Malt whisky continues to outpace the growth of blended Scotch and its leading brands are putting in stellar performances. But as a new report from just-drinks explains, a closer look reveals a category still underperforming with issues of pricing, image and availability threatening its future. Chris Brook-Carter reports.

If prizes were given out for the sheer volume of column inches a spirits category commanded in the consumer press, then malt Scotch whisky would undoubtedly be the toast of the drinks industry.

This relatively niche category continues to garner interest and enthusiasm well beyond the limits its actual size warrants. Some of this hype is justified. Some of it, however, as the latest report from just-drinks - Global Market Review of Malt Whisky - suggests, is not.

There is little doubt that the overall picture for the malt whisky industry is a positive one.

The Scotch malt whisky category continues to rise steadily. According to the report, the sector grew in volume by 5.2% in 2006 to stand at just over 6m cases, making it worth an estimated US$2.4bn. Moving forward, just-drinks and IWSR estimate that volumes for 2007 are expected to reach 6.3m cases and by 2012 they'll hit 7.5m cases. Malt's growth comfortably outpaces that of blended Scotch, which is up 2% per annum over the same period.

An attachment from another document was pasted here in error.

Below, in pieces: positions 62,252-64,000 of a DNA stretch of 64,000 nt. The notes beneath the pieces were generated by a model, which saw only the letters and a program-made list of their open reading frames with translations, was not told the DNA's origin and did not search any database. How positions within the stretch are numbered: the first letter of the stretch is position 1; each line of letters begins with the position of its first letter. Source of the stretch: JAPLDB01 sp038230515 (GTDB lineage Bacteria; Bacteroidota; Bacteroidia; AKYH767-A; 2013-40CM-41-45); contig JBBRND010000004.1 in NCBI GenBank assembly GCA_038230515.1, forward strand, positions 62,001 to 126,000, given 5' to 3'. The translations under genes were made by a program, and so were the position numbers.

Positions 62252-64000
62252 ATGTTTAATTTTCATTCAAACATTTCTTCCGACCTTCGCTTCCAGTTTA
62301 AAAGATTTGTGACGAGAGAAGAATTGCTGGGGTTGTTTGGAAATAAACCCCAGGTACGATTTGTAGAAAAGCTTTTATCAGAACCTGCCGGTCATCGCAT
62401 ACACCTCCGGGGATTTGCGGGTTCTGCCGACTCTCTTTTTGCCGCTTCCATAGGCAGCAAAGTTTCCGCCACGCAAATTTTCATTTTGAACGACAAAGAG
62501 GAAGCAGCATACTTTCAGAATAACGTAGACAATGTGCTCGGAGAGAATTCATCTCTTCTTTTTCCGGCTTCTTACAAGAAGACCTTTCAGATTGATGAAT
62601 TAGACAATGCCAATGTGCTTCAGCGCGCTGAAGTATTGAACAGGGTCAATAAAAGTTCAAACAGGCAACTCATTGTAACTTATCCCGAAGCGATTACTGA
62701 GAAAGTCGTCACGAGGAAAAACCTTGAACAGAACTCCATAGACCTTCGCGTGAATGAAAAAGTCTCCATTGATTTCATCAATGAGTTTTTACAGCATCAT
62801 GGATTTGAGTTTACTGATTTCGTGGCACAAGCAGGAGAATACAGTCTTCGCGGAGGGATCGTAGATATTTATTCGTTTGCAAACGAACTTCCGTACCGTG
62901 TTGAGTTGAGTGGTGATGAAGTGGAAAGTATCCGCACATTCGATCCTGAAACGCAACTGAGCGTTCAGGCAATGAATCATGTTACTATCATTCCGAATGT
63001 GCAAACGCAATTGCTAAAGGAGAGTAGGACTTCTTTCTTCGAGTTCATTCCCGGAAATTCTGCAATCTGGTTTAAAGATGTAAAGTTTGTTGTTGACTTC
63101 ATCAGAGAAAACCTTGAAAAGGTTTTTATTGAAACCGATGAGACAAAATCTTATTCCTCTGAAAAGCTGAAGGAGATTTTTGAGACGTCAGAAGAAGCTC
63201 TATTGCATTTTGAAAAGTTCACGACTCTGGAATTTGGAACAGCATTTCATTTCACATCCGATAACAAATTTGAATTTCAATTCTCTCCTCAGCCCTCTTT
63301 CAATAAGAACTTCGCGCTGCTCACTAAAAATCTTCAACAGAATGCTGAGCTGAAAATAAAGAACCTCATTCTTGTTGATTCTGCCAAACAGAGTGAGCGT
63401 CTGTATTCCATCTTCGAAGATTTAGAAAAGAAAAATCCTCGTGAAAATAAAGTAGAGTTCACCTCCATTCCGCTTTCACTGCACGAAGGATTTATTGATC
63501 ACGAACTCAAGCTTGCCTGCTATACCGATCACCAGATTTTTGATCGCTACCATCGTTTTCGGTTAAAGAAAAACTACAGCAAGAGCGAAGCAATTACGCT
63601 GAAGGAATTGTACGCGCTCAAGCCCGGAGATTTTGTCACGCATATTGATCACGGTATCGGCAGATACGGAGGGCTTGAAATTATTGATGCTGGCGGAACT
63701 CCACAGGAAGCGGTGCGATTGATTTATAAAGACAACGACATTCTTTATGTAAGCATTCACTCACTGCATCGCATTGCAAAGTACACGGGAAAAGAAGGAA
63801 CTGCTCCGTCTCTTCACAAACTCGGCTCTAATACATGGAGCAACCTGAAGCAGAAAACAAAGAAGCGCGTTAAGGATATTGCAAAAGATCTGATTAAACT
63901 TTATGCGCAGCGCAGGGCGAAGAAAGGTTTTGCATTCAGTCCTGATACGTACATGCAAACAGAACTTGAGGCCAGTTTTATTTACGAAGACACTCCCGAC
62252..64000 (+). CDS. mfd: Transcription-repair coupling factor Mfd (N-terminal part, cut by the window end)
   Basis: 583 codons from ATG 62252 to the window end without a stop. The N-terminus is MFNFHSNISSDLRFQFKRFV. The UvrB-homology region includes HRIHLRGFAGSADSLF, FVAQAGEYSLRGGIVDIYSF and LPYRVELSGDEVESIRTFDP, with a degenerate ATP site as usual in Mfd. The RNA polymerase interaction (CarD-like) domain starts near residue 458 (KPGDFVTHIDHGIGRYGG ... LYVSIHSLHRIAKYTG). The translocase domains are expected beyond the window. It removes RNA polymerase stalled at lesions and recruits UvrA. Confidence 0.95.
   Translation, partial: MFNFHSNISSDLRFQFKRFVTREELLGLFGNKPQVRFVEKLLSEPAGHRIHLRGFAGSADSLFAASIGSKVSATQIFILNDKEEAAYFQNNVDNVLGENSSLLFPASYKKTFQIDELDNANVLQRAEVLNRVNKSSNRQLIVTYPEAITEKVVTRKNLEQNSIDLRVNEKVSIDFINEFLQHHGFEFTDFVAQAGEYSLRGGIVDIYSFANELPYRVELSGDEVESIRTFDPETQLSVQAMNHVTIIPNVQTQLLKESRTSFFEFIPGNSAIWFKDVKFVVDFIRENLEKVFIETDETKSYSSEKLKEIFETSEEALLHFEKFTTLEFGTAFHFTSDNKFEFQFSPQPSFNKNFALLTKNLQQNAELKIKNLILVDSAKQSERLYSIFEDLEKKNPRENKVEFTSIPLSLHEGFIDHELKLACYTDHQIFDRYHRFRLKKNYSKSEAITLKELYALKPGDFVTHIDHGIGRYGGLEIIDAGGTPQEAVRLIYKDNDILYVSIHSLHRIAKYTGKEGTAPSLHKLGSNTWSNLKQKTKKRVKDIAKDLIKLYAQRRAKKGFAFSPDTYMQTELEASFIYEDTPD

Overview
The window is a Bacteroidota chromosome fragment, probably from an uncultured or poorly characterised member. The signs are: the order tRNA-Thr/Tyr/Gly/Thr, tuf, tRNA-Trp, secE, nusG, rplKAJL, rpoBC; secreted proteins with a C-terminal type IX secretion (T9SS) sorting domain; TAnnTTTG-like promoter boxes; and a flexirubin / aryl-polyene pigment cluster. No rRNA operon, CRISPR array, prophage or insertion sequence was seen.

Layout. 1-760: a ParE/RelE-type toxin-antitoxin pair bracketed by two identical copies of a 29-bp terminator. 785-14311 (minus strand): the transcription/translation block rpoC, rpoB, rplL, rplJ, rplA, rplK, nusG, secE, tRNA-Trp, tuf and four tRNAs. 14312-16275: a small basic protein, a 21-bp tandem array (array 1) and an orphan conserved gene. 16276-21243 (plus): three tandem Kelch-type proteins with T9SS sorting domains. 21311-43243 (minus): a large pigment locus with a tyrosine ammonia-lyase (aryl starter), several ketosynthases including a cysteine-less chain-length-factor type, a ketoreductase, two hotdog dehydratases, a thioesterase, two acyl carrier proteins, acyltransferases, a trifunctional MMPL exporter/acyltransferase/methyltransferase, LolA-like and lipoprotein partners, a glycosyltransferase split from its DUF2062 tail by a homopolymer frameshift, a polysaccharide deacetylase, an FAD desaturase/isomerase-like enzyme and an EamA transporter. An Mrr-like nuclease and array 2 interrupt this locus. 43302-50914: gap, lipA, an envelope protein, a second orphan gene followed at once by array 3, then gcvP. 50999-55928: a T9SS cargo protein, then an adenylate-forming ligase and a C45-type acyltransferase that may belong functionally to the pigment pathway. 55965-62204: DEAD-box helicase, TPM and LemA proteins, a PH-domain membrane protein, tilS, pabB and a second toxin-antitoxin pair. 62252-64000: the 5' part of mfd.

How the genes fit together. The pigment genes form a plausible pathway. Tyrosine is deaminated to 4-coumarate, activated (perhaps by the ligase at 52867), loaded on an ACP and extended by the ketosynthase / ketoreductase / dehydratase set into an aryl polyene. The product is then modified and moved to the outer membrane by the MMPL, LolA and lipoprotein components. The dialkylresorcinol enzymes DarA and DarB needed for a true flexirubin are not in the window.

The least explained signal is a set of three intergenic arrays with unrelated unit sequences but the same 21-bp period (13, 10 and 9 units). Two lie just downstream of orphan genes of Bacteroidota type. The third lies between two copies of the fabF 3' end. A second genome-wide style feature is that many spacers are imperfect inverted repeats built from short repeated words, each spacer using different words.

This rise is mirrored in the performance of most of the major malt brands. Glenfiddich remains the category leader, rising by 5.8% year-on-year selling just under 1m cases, with predictions that the 1m case mark will have been topped in year ending 2007. The Glenlivet has grown strongly with a 13.2% rise year on year, while The Macallan has risen by 15%.

There have also been strong performances from smaller bases by brands such as Bowmore, Highland Park, Balvenie and niche players such as Arran, Bruichladdich, Speyburn, Old Pulteney and others. And actually, in many cases, it is this upswell of smaller brands that is giving the category its vigour, and, coupled with the strong top three this is where the momentum is coming from.

The evolution of the category is also showing a continuing shift to premium. The bottom-end blended malts are likely to come under pressure as stocks tighten, forcing the base price up. It is also noticeable that distillers whose single malts play in the mainstream market are looking to maximise the value on their brands and are starting to edge prices up.

But though the overall category looks in rude health the picture at a market-by-market level is more confusing. Whilst the BRICM markets continue to show great promise, Spain and Japan show positive signs and Taiwan is up 16%, other markets perform with less success.

The US remains something of an enigma to malt whisky with the category really not reaching full potential in the world's leading premium spirits market, whilst France and the UK remain sluggish, with success reliant on the effectiveness of discounting at key times of the year.